Keep him in the pocket, like Parcells used to say about Saunders, stay in your lane and wait for him he will come back to you. Make him beat you with his arm, don’t over-pursue him, stay home! Delayed blitzes. Can’t wait! Just extend This season!
The problem with keeping Jackson in the pocket is that a) he likes to take deep shots and b) he’ll just hand the ball off to his RBs. It’s also about putting pressure on him and containing the RBs.
I think your comment about Mark Andrews is they key. Until Bateman proves he can do anything in the passing game, Andrews is “the guy” for Jackson. The Jets cannot let Andrews go crazy, which he is more than able to do. We are all concerned about the Jets’ run D so this game will be a nice test. I happen to think getting them in the 1st week is HUGE. Most teams only get a couple of days to prepare for Baltimore’s unconventional offense, the Jets have the entire off-season. I think this game is going to answer the questions about Ulbrich. If they can answer the bell and put together a solid game plan and shut down this team I think it’s a feather in his cap. If they look flat, and get shredded, it will only raise more questions about his ability to game plan, regardless of all the new faces, at least in my mind. I like the match-up and in my “way-to-early” prediction I say: Jets by double digits.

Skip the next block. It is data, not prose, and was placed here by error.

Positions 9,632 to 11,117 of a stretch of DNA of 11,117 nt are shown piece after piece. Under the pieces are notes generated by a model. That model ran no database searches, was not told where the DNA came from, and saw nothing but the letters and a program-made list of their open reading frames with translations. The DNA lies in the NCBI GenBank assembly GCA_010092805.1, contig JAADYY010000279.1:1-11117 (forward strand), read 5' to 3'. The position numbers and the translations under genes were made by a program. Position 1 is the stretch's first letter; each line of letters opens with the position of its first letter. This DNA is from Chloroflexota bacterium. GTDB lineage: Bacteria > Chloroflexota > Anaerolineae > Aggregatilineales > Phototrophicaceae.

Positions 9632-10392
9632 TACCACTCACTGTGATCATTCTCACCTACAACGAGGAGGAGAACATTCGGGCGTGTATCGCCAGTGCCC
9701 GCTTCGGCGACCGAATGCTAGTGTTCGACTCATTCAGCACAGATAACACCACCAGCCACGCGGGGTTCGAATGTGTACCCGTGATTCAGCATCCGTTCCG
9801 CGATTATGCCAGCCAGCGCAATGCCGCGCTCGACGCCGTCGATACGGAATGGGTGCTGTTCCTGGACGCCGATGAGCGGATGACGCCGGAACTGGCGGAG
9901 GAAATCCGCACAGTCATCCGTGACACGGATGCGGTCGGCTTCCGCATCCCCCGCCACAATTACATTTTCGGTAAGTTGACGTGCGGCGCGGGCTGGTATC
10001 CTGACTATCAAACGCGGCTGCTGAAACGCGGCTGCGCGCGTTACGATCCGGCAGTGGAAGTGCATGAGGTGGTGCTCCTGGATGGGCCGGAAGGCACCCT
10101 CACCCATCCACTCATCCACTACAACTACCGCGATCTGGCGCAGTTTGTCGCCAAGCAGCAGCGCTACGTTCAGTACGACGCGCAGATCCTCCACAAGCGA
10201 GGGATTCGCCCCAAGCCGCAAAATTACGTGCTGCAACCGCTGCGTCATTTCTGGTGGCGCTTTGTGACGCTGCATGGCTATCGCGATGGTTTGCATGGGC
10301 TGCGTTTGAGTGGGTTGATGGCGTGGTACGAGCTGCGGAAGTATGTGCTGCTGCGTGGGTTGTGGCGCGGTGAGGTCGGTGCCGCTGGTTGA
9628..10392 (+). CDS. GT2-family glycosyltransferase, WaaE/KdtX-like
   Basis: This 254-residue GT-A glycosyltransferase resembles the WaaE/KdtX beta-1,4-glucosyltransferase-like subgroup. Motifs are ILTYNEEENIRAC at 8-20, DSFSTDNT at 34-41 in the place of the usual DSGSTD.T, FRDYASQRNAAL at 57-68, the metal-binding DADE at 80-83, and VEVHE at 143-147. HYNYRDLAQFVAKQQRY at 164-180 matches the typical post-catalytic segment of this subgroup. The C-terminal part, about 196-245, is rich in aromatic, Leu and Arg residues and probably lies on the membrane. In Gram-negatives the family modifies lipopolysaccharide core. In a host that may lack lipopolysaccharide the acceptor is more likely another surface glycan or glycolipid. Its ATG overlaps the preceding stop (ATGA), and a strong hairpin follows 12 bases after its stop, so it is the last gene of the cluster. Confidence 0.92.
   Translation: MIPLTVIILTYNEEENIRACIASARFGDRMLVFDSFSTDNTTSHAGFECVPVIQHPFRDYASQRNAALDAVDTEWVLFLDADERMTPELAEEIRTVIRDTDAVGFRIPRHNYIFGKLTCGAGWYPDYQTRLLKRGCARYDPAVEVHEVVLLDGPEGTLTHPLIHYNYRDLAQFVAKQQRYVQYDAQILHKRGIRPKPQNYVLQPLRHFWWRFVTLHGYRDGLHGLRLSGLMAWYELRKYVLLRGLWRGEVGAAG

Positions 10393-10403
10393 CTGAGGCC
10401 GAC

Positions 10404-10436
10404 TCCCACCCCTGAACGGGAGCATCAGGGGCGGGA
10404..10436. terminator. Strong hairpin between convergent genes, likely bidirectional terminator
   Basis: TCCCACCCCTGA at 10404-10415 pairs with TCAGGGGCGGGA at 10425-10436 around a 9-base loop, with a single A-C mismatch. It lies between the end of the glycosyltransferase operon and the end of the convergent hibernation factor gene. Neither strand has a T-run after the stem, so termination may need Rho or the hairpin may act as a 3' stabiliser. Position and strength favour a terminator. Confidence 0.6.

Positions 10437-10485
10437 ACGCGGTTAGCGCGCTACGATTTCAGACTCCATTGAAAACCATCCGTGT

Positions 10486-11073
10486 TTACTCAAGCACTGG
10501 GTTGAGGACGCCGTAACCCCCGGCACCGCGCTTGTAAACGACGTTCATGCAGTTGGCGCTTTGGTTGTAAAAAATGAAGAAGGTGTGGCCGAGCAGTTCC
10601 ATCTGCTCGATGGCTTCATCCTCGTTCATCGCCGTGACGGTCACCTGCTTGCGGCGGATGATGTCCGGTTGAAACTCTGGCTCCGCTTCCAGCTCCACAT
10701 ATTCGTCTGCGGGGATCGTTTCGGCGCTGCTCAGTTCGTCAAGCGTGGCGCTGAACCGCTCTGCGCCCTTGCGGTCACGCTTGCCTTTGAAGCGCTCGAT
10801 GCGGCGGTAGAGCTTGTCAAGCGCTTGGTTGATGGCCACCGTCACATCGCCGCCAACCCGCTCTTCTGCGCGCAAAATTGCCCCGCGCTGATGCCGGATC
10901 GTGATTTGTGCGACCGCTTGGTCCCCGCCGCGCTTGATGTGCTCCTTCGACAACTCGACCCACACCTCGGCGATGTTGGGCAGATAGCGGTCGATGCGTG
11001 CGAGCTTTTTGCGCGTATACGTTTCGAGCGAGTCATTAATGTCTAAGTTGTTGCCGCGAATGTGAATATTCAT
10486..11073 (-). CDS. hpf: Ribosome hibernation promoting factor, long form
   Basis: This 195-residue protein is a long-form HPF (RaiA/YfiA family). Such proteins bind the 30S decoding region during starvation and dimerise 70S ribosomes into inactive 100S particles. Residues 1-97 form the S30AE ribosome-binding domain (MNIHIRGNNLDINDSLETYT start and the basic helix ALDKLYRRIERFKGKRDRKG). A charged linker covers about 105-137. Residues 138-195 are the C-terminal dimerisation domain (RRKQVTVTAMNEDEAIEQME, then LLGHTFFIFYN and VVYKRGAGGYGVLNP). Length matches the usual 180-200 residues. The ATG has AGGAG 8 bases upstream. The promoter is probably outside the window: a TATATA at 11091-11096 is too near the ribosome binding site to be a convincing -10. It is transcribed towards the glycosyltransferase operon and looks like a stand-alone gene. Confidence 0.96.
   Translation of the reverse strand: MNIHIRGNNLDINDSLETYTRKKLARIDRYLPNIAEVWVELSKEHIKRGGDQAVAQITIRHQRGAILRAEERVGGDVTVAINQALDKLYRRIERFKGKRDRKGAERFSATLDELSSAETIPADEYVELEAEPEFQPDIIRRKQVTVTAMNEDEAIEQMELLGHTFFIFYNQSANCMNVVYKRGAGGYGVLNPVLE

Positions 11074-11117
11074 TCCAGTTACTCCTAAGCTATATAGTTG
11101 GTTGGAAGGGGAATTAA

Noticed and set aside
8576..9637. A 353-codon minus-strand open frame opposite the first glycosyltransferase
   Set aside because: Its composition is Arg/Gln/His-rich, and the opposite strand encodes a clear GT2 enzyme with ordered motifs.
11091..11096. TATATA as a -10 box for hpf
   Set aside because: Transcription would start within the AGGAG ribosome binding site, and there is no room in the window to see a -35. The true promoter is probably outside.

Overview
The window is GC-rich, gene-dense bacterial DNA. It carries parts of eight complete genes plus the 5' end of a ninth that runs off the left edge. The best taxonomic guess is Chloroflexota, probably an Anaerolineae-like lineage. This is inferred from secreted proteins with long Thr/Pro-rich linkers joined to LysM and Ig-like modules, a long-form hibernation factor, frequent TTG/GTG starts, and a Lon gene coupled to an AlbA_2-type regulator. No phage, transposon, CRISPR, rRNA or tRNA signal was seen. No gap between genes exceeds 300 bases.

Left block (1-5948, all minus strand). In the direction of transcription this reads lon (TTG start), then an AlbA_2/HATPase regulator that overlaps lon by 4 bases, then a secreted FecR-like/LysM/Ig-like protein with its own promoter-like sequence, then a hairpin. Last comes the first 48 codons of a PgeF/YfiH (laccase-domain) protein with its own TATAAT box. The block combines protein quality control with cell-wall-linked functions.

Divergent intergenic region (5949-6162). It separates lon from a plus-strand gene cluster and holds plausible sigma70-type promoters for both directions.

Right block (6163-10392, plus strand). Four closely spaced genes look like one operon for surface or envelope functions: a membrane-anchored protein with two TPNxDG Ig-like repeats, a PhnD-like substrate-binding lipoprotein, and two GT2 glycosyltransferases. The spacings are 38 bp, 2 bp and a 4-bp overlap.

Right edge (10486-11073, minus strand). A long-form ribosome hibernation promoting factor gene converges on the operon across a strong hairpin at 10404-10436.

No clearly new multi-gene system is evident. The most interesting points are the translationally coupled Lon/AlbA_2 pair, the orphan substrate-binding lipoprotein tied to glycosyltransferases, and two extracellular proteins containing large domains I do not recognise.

I think you’re right about Andrews. The Ravens are as high on Bateman as the Jets are on Elijah Moore, and a look at the numbers tells you why.
In general, Baltimore’s strengths are exactly where the Jets’ weaknesses are. Running the ball, great tight end.
Good point about game-planning against Baltimore. They have ample time to come up with a viable plan. If Ulbrich is stubborn and sticks to his ‘system’ against an unconventional offense, that will heighten the criticisms about him. But if he can come up with a viable plan and the Jets can keep the Ravens’ running game in check, then even if the Jets lose, there will be cause for optimism.
I think that Jets double digits could be a stretch considering the level of Baltimore’s defensive talent. But even though the Ravens are currently a 5.5-point favorite on the road, the fact that it’s not a higher point spread suggests a close game.
Baltimore has been a Jets bugaboo for a long time, though. The Jets all-time record against them is 2-9. Although those numbers should not be that relevant, since the Ravens have always had a similar identity (defense and run game), they’re worth noting.
I agree about Baltimore’s outlook on Bateman, but Moore seems to have more talent “around him.”
In the passing game, yes, but it could be said that the Ravens’ prolific run game and the constant threat of Lamar Jackson running the ball could give Bateman better opportunities. That applies only if Greg Roman runs a better offense, though.